Boolean
logic function.

Three or more layers can
perform even more complex
mappings.
X-Axis
Y-Axis
XOR
X-Axis
Y-
Axis
AND
X-Axis
Y-Axis
Complex
A single neuron can only separate objects into two classes using a straight line
decision boundary. The values of the weight vector determine the placement of
the decision boundary. When another layer of neurons is added, it is possible to
separate objects into multiple areas and use a curved decision boundary. Add a
third layer and arbitrary decision shapes can be computed. The complexity of the
decision shape is only limited by the number of nodes that can added. Larger
networks, with many layers and nodes, are harder to train.
26
Network of Artificial Neurons

Neural networks are similar to statistical
regression methods.

Replace the non-linear functions with
linear functions and the network collapses
into a linear regression problem.

Now for some examples using the
previous veneer data...
The back-propagation training method is based on least squares regression. While
the goal of both is minimization of the least squares error function, neural
networks are not linear systems and can’t be solved using the same methods used
for linear regression. They must be solved using optimization methods, of which
back-propagation is only one example.
27
1 Hidden Layer, Normal Training
Knot Region Selected

Deep red is
knot area.
Blue is dirt &
stain.

Doesn’t fit all
points.

Odd structure
in region of
knot & stain
mixing.
Neural Network Output
X
Y

Z2

(
)
This is a one hidden layer network trained with normal methods.
The graph is 3-dimensional with the Z axis pointing up out of the slide. It is
looking directly down on the response of the knot output neuron when plotted
over feret x and feret y. Different levels of the function are represented by
rainbow colors from red to blue. Contour lines show steps of 0.1 from 0 (bottom
blue) to 1 (top red). The small ripples are caused by the increments in the plot
grid, the actual neuron output response is smoother than shown.
This red area can be compared to the rule classifier knot region which was a
simple trapezoid. There is some mixing of class points in this example. As the
network tries to fit these outliner points it will generate odd shapes and groves.
28
2 Hidden Layers, Normal Training
Knot Region Selected

Still doesn’t fit
all points.

Single knot
point selected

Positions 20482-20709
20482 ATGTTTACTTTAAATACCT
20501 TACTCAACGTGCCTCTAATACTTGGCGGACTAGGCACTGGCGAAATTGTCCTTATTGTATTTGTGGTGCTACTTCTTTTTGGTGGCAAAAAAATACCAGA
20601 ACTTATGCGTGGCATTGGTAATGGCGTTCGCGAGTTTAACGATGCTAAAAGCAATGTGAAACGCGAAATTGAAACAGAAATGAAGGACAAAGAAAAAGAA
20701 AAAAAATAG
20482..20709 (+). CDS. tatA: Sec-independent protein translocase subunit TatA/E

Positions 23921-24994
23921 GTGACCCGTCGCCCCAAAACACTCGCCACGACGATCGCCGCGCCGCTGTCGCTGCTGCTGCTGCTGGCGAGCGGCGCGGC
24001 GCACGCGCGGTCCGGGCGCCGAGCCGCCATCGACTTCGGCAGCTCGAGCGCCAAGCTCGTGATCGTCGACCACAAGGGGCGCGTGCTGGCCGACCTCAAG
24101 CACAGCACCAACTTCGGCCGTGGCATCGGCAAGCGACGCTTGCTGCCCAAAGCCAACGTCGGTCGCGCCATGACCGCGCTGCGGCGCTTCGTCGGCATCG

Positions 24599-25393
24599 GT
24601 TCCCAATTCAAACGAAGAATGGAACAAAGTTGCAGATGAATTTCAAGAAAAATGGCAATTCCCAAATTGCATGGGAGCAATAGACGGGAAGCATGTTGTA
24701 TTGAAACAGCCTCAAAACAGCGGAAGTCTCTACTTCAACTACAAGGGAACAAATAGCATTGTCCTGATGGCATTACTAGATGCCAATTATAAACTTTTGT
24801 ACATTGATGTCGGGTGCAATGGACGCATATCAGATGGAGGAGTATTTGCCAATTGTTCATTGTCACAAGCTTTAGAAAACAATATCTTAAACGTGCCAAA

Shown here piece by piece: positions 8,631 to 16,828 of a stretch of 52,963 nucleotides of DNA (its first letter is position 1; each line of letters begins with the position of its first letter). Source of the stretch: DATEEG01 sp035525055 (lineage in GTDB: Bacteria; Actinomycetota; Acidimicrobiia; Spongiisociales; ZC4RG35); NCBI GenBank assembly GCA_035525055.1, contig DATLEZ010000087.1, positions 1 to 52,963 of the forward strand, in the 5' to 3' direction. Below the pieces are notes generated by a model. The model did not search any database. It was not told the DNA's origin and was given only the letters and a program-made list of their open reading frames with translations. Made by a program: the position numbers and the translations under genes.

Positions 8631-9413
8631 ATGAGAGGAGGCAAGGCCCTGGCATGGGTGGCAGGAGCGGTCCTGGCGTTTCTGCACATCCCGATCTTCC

by extended
region.

Small error
spike near dirt
at bottom.
Neural Network Output
X
Y

Z2

(
)
This network has two hidden layers and can fit more complex shapes. It has been
able to fit a single knot point that is in the stain region.
29
1 Hidden Layer, Special Training
Knot Region Selected

Fits all points.

Hole near
bottom fits
single stain
point.

Extra holes
provide poor
fit in knot
region.
Neural Network Output
X
Y

Z2

(
)
A special version of back-propagation was used to train a one hidden layer
network to fit all the points. As a result of making the network fit all the points,
some extra holes were introduced into the knot region.
30
2 Hidden Layers, Special Training
Knot Region Selected

Fits all points.

No extra
holes.

Large stain
regions
selected.
Neural Network Output
X
Y

Z2

(
)
Here, the special training was used to make a two hidden layer network fit all the
points. While it has fit all of the knot region correctly, it has extended large
selection areas into the stain region.
31
Training Conclusions

Outliner points (examples outside their
normal range) can cause improper
selections of class regions.

Regions not nailed down by examples can
end up in any class.

Statistical tests and restrictions must be
applied to the training data to prevent
errors in classification.
The whole point of these examples was to show that using raw training data can
produce a correct classifier but give a poor statistical result. The network can be
made to fit all the training points correctly but it can give poor results when used
to classify new data points.
32
1 Hidden Layer, Normal Training
Selected Training Data Points

No odd
regions
extending
into other
classes.

Still needs
more data
points added
for best
accuracy.
Neural Network Output
X
Y

Z2

(
)
In this case we have removed the inconsistent training points from the data. This
has eliminated the strange behavior of the network and produced a better fit to the
data. It still is selecting a little too much of the stain region, suggesting that we
need to add more stain examples.
33
Conclusions

Neural networks make very powerful
statistical classifiers when used properly.

Neural networks can automatically solve
complex classification problems.

Real problems involve more defect
classes, input dimensions and complex
network structures than shown by this
simple example.